6. Thai dishes with coconut. This is one of the easiest ways to get coconut milk. This would include such dishes as curries: green curry (gaeng kiow wan) mostly with chicken, pork, or fish), Muslim curry (gaeng mussaman, usually with chicken or beef), Panang curry (gaeng panang, usually with beef or chicken), and many varieties of red curry. Then there are soups such as coconut soup with chicken (dom ka gai) or coconut seafood soup (dom ka taleh). These dishes are widely available, both as street food and in most restaurants. As a plus, most of the dishes we encounter with coconut milk were made with fresh coconut milk.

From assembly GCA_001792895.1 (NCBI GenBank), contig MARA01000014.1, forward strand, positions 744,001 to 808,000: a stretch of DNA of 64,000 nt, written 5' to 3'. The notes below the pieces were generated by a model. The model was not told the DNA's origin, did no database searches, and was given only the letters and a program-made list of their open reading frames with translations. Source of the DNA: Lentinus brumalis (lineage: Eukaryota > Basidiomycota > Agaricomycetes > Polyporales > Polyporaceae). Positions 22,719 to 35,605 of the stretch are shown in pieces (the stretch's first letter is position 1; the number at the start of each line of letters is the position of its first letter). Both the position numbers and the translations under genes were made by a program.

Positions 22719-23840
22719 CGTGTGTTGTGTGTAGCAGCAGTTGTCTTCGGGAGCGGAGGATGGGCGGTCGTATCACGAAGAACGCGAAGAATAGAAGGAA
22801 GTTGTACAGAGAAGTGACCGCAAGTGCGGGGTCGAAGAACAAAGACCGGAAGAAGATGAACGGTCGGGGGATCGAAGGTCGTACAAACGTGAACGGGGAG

7. Coconut milk (gkati). Nearly every truly local market (not supermarkets) that we found (meaning it sells food to locals for use in the kitchen and does not cater to tourists) had a coconut press turning out fresh coconut milk. The first pressing of finely shredded meat is done with very little water to produce the cream, which is called hua gkati – literally, "head of the coconut milk." The later pressings, more watery, are called hang gkati – literally, "tail of the coconut milk."